State drafts plan to comply with federal ‘Every Student Succeeds Act’

Tennessee Education Commissioner Candice McQueen on Tuesday released a first draft of the state’s version of the Every Student Succeeds Act, a federal education law enacted last year, and is planning a “community imput tour” around the state this week, reports The Tennessean.

The proposal would give local school district more control over issues such as turning around poor-performing schools and call for families to have access to more information about their schools.

“We definitely want our districts to be empowered with our support,” McQueen said in an interview Monday.

She said the draft is an extension of what the state has already set out to do with its Tennessee Succeeds strategic plan, also passed last year.

“We are building on what we know is working, as well as supporting equity and a well-rounded education,” McQueen said.

Some of the biggest changes Tennessee is proposing relate to transparency, accountability and school turnaround.

Changes also include more money — how much is unclear — through the state’s funding formula for education spending as well as grants. A portion of that money is designed to improve schools on the state’s priority list of those performing in the bottom 5 percent in the state.

The Tennessee Department of Education will submit its final plan to the U.S. Department of Education in the spring. Meetings will be held in Knoxville, Jackson, Memphis and Nashville over the next two weeks to gain input from communities.

Note: See also Chalkbeat Tennessee’s article, HERE. The Department of Education news release is below.

News release from state Department of Education

NASHVILLE—Education Commissioner Candice McQueen released details today about how Tennessee is planning to transition to the new federal K-12 education law, the Every Student Succeeds Act (ESSA). Specifically, the department has published new materials that outline five opportunities and proposed strategies for how Tennessee’s education system under ESSA will increase equity, share more information with communities, and better support a well-rounded education that prepares all students to be successful after high school.

 

Across the country, states are working with their education communities to prepare plans that outline what their policies will look like under ESSA, which replaces No Child Left Behind. In May, Commissioner McQueen launched a statewide listening tour that gathered input from more than 2,500 Tennesseans to inform the draft ESSA transition plan, which will be out later this month. Ahead of its release, as the department looks toward finalizing the plan next spring, Commissioner McQueen has launched a series of town hall discussions beginning this week to share some of the takeaways from the process so far and gather additional feedback in key areas.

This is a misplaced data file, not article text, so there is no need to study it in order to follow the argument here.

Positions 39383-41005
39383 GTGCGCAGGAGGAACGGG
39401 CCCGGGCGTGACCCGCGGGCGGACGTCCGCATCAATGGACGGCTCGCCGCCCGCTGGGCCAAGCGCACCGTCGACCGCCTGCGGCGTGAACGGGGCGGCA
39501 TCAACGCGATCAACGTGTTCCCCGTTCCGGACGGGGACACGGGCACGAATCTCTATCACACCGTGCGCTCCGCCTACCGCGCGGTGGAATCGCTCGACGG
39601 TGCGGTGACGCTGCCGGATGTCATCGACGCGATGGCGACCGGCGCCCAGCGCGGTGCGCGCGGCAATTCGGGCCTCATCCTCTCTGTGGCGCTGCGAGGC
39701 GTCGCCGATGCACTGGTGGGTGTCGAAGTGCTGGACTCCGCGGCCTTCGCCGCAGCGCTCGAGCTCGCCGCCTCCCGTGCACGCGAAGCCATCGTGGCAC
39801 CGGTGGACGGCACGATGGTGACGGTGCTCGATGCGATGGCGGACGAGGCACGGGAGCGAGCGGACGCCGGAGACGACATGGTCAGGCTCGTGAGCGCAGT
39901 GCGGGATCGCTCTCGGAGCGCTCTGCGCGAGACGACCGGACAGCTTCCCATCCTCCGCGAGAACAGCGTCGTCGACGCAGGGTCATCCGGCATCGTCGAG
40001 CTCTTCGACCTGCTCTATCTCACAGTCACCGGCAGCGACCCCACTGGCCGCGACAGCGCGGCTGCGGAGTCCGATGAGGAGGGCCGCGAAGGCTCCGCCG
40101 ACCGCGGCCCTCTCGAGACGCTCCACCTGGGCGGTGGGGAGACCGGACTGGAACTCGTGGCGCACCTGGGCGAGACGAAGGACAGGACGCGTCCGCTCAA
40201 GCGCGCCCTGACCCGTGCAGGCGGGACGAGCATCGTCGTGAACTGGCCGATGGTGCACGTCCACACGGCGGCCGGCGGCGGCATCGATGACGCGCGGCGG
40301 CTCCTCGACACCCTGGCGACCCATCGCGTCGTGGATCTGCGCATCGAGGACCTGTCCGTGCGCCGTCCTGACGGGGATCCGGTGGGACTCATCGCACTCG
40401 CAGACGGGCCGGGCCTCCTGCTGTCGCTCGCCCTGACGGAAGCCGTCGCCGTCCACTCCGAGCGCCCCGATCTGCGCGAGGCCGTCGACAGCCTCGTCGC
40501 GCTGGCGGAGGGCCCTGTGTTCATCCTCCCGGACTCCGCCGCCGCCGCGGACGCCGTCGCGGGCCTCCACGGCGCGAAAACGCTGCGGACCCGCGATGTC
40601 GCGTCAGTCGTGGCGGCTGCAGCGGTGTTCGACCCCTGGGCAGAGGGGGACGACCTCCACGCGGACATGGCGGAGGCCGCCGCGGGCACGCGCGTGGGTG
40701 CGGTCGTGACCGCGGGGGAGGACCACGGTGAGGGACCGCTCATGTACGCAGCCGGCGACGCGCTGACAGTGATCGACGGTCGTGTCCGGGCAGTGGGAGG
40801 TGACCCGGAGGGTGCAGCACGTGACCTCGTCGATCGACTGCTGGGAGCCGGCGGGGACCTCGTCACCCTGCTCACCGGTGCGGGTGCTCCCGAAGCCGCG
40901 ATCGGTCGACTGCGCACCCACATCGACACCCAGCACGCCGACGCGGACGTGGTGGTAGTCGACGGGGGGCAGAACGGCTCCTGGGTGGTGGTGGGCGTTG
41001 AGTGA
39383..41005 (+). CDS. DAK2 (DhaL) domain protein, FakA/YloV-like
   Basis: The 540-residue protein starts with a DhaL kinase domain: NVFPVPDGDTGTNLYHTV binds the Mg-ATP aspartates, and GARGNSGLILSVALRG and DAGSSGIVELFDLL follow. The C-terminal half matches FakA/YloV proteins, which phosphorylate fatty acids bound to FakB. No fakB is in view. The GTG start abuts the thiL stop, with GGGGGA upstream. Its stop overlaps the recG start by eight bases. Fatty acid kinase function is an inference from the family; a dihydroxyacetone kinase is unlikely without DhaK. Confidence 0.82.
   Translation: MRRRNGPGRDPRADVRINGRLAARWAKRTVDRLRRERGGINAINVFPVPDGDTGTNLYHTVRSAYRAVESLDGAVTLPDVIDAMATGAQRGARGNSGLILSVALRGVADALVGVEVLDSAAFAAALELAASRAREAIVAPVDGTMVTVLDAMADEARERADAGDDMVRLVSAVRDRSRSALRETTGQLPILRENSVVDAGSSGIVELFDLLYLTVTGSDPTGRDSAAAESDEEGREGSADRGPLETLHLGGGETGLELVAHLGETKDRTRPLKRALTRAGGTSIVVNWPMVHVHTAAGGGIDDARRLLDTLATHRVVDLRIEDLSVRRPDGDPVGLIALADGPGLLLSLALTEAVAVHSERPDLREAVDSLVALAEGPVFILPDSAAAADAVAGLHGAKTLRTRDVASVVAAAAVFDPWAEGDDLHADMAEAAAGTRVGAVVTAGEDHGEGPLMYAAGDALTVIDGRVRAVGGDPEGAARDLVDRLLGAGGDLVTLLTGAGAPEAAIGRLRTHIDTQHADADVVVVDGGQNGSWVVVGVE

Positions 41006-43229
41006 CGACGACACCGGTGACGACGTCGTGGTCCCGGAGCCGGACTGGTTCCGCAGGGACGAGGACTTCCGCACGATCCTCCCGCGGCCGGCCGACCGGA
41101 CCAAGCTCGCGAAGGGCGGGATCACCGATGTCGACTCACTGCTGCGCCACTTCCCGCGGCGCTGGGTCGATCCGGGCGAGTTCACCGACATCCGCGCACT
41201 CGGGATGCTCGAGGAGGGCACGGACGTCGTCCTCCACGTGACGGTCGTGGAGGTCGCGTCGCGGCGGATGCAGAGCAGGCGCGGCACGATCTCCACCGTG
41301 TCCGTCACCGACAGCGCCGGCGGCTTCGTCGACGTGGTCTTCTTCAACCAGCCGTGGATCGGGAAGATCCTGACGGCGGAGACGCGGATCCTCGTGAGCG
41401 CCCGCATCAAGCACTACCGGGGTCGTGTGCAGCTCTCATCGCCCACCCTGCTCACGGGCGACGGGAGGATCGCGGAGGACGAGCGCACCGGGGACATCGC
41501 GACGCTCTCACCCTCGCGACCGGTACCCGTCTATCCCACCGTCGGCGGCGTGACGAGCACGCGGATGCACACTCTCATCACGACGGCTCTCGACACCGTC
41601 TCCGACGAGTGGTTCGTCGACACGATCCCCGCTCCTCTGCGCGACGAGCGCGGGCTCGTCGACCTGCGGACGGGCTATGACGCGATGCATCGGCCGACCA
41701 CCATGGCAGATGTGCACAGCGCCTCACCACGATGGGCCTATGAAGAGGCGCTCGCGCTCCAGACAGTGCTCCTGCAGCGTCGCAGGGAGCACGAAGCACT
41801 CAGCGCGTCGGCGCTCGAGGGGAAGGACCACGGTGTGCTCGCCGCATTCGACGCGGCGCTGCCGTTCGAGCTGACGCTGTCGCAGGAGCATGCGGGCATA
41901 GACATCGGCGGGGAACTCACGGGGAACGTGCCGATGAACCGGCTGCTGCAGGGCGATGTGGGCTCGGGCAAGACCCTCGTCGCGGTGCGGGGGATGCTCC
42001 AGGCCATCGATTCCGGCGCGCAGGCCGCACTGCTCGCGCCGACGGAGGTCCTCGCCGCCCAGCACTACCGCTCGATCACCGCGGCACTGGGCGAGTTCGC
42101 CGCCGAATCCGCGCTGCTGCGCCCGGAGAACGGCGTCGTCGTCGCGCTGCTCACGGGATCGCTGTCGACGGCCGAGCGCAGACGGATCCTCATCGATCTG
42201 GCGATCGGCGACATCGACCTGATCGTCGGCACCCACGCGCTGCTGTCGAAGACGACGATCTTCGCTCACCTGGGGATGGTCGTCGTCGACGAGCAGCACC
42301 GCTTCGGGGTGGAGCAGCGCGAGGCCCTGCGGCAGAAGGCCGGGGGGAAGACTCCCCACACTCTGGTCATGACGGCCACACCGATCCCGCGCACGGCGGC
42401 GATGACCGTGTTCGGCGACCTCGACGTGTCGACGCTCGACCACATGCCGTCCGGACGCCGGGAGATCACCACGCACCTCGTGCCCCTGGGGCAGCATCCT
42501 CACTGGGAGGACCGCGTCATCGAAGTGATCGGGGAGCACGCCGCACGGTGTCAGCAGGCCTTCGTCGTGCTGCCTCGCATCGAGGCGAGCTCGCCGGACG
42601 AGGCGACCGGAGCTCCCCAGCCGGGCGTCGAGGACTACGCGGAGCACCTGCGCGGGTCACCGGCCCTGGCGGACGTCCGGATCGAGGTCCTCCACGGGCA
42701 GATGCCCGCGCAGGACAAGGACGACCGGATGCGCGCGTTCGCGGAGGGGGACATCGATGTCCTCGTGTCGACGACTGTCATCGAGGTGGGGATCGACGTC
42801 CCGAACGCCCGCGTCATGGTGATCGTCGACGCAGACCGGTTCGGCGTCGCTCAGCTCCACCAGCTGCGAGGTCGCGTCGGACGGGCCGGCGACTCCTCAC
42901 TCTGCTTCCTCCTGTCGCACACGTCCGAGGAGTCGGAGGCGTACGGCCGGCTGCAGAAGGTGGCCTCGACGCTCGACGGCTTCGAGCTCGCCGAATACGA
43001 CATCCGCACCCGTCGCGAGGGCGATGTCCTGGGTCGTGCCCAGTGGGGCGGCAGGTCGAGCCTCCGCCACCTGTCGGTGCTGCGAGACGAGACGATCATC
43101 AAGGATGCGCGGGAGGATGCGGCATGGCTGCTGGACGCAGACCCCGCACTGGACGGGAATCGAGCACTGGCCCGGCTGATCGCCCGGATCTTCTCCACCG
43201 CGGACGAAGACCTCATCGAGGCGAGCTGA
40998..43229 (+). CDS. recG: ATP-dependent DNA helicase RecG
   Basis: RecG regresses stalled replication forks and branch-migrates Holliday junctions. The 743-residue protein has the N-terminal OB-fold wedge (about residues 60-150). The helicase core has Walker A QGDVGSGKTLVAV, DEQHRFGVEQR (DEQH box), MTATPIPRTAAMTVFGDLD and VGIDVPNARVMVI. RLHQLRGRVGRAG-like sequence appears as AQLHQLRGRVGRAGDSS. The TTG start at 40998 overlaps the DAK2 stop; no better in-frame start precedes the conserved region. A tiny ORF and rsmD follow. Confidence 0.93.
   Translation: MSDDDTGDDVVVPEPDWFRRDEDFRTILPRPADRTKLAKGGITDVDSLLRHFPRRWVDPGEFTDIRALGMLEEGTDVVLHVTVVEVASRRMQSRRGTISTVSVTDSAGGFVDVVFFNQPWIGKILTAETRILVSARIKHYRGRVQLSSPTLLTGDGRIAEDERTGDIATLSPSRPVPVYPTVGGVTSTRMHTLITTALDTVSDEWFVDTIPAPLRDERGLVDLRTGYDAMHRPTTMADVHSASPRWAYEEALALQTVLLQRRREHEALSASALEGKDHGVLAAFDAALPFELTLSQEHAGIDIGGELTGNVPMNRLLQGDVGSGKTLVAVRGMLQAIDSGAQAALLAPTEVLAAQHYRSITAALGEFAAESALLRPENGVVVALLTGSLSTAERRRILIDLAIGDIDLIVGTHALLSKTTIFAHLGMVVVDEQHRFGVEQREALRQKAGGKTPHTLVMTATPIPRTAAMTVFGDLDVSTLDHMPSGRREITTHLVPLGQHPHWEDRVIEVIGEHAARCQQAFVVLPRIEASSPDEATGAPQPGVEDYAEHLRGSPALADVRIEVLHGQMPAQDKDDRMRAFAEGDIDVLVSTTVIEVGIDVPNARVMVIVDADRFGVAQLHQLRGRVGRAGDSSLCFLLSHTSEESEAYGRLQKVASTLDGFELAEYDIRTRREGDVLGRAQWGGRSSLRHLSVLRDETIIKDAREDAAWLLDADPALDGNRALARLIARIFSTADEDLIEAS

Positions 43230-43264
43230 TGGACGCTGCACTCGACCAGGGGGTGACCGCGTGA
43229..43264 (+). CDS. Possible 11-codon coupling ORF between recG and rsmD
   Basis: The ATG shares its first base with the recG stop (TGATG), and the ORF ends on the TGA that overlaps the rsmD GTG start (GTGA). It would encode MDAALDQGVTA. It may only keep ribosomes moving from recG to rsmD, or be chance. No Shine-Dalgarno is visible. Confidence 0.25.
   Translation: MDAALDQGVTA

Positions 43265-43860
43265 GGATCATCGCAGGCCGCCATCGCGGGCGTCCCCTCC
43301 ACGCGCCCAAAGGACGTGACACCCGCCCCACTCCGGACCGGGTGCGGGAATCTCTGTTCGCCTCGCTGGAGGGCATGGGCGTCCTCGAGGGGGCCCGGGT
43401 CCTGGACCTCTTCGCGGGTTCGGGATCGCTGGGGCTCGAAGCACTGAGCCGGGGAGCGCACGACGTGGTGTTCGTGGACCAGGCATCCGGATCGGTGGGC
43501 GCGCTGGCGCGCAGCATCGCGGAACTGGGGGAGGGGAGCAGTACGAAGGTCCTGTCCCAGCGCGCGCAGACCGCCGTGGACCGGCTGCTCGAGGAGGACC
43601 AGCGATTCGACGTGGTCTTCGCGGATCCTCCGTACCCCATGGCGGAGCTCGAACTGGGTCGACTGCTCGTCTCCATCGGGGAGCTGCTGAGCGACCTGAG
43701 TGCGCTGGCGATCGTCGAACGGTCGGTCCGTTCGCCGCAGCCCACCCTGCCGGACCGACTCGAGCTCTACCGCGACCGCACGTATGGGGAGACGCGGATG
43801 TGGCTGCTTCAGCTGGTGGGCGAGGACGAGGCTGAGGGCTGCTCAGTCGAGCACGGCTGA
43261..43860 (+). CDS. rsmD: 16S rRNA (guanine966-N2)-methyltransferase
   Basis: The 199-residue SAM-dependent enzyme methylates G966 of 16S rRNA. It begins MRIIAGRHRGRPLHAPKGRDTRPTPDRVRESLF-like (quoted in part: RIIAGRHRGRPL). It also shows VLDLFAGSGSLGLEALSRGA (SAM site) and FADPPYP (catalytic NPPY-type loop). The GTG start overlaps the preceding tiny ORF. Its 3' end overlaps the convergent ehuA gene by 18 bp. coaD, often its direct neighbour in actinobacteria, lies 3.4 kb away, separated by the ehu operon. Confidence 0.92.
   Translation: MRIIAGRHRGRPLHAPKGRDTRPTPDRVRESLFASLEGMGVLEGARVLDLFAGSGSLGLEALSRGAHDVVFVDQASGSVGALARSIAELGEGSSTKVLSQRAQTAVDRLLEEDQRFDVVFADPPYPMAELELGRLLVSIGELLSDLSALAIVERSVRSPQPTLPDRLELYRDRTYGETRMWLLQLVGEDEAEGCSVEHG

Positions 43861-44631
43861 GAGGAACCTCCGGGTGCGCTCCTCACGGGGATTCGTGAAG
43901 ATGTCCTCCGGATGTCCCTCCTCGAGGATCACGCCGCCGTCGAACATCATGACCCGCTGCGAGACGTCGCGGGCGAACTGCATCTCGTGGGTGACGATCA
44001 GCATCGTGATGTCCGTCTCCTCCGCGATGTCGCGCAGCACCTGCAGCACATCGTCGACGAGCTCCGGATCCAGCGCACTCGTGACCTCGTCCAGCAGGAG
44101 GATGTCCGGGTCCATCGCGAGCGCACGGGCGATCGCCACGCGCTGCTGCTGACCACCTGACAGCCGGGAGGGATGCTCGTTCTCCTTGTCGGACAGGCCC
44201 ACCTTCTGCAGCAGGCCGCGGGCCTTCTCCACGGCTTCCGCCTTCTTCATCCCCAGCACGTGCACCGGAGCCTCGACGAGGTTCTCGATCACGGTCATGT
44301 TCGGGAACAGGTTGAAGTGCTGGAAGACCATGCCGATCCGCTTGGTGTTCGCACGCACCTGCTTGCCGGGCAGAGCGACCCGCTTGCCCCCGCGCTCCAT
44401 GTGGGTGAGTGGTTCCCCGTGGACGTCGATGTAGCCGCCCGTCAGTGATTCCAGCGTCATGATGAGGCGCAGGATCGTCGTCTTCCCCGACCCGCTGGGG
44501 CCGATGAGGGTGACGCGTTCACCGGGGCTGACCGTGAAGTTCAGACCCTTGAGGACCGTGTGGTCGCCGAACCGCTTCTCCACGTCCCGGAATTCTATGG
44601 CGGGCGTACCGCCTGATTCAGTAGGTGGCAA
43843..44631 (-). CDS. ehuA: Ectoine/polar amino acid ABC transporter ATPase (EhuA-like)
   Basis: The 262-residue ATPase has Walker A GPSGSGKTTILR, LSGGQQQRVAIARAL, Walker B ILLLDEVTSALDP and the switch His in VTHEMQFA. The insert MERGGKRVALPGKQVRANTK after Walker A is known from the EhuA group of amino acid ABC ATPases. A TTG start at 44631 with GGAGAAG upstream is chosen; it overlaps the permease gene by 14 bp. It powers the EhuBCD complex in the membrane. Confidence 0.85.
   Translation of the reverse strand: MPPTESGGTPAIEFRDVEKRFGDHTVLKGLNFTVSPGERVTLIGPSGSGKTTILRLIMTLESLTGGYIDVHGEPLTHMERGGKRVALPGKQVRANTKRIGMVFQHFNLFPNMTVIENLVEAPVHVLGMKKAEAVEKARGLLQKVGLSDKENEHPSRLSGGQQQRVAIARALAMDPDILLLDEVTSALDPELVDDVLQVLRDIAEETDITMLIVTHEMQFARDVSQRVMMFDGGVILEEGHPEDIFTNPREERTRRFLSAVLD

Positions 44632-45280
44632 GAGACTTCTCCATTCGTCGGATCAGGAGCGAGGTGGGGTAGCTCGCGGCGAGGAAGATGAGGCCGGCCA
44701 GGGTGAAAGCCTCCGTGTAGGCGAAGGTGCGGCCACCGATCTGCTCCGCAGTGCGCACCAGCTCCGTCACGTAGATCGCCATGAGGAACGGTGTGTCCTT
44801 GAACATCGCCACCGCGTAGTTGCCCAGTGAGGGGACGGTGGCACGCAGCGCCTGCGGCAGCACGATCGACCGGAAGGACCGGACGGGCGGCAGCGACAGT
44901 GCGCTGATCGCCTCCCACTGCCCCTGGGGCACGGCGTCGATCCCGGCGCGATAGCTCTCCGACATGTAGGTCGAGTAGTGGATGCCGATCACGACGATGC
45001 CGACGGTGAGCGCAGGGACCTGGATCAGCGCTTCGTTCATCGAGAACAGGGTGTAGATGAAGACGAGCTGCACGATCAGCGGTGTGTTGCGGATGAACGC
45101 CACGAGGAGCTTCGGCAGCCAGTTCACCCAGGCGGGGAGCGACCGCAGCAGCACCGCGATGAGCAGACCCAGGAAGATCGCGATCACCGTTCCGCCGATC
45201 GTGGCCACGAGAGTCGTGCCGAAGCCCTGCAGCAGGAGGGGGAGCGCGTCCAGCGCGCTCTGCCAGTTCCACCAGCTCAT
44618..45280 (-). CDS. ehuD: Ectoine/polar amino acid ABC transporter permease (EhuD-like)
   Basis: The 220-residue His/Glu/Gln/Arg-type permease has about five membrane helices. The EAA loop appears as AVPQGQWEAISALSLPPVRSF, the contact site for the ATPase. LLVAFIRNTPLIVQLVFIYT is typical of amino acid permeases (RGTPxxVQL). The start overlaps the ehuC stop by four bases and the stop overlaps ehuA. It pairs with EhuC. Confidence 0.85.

“ESSA has provided an opportunity to continue the conversation about how we can build on our successes in Tennessee and leverage ESSA’s state-centered focus to determine what we want our education policies to be,” McQueen said. “Across the state, our educators, parents, and advocates believe we are on the right track, and they want to help us go further in areas like better supporting our historically disadvantaged students, providing more access to early postsecondary opportunities like dual credit and AP classes, and increasing the focus on supporting our whole child. We are taking key steps to do just that.”

 

Last fall, Commissioner McQueen released the state’s strategic plan, called Tennessee Succeeds, which outlined the five-year vision of education in our state. The ESSA state plan will align toTennessee Succeeds and expand on five specific opportunities, which are outlined in more detail on the department’s website today:

  1. Set high expectations that align to postsecondary and workforce readiness so all of Tennessee’s students are able to pursue their chosen path in life.
  2. Attend to the needs of all students in pre-K-12—especially historically disadvantaged students—so they can experience success after high school.
  3. Provide support, funding, intervention, and innovation for persistently low-performing schools.
  4. Focus on strengthening and supporting educators.
  5. Empower districts to drive toward student goals.

 

At the town halls, Commissioner McQueen and department leaders will share more details about the policies within each opportunity and ask attendees a series of questions, which are also posted on the department’s website today for the public to read and respond. The questions will be posted through January. In addition, the department will also gather public comments on the draft ESSA state plan once it is released

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